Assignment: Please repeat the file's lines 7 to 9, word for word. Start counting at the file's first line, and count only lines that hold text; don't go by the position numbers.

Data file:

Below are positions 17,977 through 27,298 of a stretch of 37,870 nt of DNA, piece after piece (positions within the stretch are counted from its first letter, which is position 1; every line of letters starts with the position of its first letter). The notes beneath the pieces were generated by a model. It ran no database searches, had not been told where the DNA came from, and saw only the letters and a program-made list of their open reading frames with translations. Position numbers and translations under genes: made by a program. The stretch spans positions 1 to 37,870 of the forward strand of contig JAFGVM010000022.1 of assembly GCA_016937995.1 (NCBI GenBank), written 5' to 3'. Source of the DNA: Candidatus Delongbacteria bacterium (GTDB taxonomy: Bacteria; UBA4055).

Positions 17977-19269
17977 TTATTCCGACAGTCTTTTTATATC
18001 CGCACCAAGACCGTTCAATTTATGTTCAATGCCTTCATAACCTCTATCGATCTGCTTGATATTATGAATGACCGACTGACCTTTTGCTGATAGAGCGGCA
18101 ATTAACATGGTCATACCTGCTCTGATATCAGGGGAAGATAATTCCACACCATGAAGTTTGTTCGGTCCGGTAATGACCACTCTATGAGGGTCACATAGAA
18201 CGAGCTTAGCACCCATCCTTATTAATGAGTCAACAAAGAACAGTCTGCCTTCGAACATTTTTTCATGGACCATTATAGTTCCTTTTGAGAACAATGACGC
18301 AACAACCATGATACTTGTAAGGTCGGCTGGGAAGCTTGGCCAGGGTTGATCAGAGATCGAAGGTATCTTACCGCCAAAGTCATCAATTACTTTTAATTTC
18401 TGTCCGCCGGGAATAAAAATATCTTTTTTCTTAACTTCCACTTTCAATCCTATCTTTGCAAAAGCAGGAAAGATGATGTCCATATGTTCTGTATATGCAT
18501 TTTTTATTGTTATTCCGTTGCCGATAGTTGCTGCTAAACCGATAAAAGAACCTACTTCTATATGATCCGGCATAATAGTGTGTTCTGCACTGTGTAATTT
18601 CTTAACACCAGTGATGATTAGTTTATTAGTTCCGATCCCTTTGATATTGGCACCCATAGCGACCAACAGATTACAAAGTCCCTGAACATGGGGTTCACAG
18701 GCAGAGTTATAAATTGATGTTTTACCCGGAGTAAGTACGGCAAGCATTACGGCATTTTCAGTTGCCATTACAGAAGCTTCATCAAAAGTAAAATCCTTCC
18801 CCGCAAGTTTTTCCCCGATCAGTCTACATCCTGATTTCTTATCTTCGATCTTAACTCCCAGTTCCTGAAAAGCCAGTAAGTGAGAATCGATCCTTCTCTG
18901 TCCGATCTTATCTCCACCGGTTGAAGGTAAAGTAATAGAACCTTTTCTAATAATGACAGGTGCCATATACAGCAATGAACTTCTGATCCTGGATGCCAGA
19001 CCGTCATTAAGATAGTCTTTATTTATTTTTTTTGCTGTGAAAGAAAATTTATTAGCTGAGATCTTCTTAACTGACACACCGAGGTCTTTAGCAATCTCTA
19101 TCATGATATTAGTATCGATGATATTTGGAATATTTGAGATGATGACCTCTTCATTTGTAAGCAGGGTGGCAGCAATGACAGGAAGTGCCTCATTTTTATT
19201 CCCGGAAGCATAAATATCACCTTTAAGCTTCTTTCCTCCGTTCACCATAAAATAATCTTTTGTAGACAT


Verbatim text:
18301 AACAACCATGATACTTGTAAGGTCGGCTGGGAAGCTTGGCCAGGGTTGATCAGAGATCGAAGGTATCTTACCGCCAAAGTCATCAATTACTTTTAATTTC
18401 TGTCCGCCGGGAATAAAAATATCTTTTTTCTTAACTTCCACTTTCAATCCTATCTTTGCAAAAGCAGGAAAGATGATGTCCATATGTTCTGTATATGCAT
18501 TTTTTATTGTTATTCCGTTGCCGATAGTTGCTGCTAAACCGATAAAAGAACCTACTTCTATATGATCCGGCATAATAGTGTGTTCTGCACTGTGTAATTT